Author: "Michelle (noreply@blogger.com)" Tags: "Benedictines, writers, writing"
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Date: Saturday, 02 Aug 2014 11:21
Bela Lugosi as Dracula  Via Wikimedia Commons 
I met a friend last night for an ice cream cone.  I texted her when I arrived, "My book and I are here.  Sitting on the wall by the vampire children."

There is no seating for the little ice cream shop, but the wall between the parking lot and the back drive serves well enough for outdoor seating.  There were already two mothers sitting there, with their four young kids running off steam, evidence of their choice of ice cream and water ice flavors on their faces.   When I had settled down to read, they ran circles around me, until their mothers asked them to the leave "the lady" alone.  I think the "old" was unvoiced.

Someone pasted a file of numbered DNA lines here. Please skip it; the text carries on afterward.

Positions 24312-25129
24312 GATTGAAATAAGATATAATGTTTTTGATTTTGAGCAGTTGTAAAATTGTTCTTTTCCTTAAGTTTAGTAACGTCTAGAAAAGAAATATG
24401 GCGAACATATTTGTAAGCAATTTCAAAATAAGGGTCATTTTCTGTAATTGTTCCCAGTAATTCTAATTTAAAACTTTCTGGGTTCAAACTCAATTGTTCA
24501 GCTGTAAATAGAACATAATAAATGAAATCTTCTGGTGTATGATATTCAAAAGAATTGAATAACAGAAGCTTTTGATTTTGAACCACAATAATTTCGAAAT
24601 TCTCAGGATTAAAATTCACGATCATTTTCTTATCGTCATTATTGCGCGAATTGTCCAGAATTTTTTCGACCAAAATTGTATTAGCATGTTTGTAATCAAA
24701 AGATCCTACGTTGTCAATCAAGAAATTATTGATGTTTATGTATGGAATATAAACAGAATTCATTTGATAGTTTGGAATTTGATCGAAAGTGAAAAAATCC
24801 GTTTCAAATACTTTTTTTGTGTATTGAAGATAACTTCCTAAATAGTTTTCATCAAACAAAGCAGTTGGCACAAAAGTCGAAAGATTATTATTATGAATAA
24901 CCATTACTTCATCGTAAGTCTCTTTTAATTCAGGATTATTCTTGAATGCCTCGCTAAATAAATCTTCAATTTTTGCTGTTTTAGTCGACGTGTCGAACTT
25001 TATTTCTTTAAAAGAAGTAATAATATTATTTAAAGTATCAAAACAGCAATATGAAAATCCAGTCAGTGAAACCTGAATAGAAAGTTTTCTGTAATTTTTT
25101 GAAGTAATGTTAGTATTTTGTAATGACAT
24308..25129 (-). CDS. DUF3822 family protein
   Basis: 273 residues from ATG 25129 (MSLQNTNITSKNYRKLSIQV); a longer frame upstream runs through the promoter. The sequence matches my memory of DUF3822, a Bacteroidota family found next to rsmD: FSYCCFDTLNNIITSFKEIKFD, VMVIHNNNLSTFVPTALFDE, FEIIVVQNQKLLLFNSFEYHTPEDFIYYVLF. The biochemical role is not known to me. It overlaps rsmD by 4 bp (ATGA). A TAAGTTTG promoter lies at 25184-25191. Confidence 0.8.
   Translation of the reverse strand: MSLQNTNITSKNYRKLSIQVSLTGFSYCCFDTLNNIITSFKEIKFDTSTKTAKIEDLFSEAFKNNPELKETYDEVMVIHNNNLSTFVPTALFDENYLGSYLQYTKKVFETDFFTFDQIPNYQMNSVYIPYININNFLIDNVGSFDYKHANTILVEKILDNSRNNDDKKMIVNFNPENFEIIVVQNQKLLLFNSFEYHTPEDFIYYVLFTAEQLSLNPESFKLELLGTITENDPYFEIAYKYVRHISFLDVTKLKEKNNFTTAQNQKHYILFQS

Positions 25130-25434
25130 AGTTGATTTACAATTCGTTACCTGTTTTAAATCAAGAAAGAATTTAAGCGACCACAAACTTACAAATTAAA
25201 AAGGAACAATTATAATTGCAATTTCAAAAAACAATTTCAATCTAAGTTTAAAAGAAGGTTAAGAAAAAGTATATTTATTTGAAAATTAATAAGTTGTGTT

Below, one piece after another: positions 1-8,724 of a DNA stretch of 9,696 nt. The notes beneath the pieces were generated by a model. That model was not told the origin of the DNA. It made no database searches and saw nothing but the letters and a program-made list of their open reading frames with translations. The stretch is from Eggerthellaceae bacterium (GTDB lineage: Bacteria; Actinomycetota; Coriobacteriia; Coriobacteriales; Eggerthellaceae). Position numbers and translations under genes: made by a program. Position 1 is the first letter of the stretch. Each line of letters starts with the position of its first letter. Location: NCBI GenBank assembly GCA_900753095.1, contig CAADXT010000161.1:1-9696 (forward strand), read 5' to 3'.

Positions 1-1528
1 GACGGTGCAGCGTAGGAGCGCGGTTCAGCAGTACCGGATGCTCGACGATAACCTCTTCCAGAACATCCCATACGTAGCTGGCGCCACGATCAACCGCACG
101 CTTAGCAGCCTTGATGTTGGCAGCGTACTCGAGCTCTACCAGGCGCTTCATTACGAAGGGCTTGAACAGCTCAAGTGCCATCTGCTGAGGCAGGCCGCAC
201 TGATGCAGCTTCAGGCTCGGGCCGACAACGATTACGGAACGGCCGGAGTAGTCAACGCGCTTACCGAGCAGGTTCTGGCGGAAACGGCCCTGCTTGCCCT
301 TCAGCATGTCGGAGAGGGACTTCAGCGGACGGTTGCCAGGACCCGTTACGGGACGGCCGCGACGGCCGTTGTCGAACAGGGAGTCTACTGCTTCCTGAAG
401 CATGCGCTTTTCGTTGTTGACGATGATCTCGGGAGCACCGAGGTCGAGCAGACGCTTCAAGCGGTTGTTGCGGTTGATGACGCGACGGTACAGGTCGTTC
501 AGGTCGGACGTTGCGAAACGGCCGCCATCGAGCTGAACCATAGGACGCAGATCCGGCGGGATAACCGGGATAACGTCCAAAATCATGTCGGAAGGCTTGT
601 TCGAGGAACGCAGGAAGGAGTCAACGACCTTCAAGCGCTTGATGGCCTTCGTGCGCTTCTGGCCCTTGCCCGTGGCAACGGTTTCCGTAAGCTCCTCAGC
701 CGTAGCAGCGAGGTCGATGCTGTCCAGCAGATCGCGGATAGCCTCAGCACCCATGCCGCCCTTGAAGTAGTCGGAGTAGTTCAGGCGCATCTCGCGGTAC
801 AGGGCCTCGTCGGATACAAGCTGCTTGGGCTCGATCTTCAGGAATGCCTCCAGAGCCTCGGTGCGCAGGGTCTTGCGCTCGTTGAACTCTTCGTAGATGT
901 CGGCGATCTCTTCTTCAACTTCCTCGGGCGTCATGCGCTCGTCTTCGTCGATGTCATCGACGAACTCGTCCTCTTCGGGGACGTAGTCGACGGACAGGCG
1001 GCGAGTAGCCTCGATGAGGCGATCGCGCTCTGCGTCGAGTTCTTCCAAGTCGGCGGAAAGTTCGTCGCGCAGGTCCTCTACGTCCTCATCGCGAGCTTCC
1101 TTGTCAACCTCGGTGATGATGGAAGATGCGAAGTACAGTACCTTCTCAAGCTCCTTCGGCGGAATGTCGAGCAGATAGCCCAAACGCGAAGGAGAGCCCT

One of the urchins had a line of cherry red water ice running from his mouth, and when his mother asked him to wipe it off, teasing him that he looked like a vampire, he decided that he was a vampire, and so certainly should not wipe the sticky stuff off.  Pretty soon, the whole lot of them were vampires, huddling by the garden, shooting glances my way.  "How much blood do you think that woman has?"1

Maybe I should have had more garlic on my tomato salad?



1.  About 4.7 liters is a good estimate.
Author: "Michelle (noreply@blogger.com)"
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Date: Friday, 01 Aug 2014 12:33



Ite, omnia incendite, et inflammate! 
Go, and set the world on fire!  
— St. Ignatius of Loyola to St. Francis Xavier, upon missioning him to India